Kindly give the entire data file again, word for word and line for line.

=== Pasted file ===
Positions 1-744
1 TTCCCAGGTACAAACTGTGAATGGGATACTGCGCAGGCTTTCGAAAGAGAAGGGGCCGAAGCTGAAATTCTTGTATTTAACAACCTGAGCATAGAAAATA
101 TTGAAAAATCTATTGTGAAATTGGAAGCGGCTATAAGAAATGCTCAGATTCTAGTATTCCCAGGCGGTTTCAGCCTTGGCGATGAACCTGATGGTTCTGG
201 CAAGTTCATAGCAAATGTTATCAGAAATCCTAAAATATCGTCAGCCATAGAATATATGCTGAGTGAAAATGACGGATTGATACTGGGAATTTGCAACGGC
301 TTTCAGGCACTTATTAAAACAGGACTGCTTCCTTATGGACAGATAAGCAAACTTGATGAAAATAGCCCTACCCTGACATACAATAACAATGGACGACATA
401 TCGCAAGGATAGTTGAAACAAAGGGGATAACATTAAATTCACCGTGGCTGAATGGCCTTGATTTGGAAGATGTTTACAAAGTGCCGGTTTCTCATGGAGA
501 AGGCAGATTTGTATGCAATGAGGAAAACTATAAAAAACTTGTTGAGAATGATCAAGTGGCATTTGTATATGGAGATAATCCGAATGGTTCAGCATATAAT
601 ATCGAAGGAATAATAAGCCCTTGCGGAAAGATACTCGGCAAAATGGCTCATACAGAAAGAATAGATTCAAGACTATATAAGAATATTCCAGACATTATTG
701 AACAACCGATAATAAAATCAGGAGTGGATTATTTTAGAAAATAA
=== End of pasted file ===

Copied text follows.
Positions 1-744
1 TTCCCAGGTACAAACTGTGAATGGGATACTGCGCAGGCTTTCGAAAGAGAAGGGGCCGAAGCTGAAATTCTTGTATTTAACAACCTGAGCATAGAAAATA
101 TTGAAAAATCTATTGTGAAATTGGAAGCGGCTATAAGAAATGCTCAGATTCTAGTATTCCCAGGCGGTTTCAGCCTTGGCGATGAACCTGATGGTTCTGG
201 CAAGTTCATAGCAAATGTTATCAGAAATCCTAAAATATCGTCAGCCATAGAATATATGCTGAGTGAAAATGACGGATTGATACTGGGAATTTGCAACGGC
301 TTTCAGGCACTTATTAAAACAGGACTGCTTCCTTATGGACAGATAAGCAAACTTGATGAAAATAGCCCTACCCTGACATACAATAACAATGGACGACATA
401 TCGCAAGGATAGTTGAAACAAAGGGGATAACATTAAATTCACCGTGGCTGAATGGCCTTGATTTGGAAGATGTTTACAAAGTGCCGGTTTCTCATGGAGA
501 AGGCAGATTTGTATGCAATGAGGAAAACTATAAAAAACTTGTTGAGAATGATCAAGTGGCATTTGTATATGGAGATAATCCGAATGGTTCAGCATATAAT
601 ATCGAAGGAATAATAAGCCCTTGCGGAAAGATACTCGGCAAAATGGCTCATACAGAAAGAATAGATTCAAGACTATATAAGAATATTCCAGACATTATTG
701 AACAACCGATAATAAAATCAGGAGTGGATTATTTTAGAAAATAA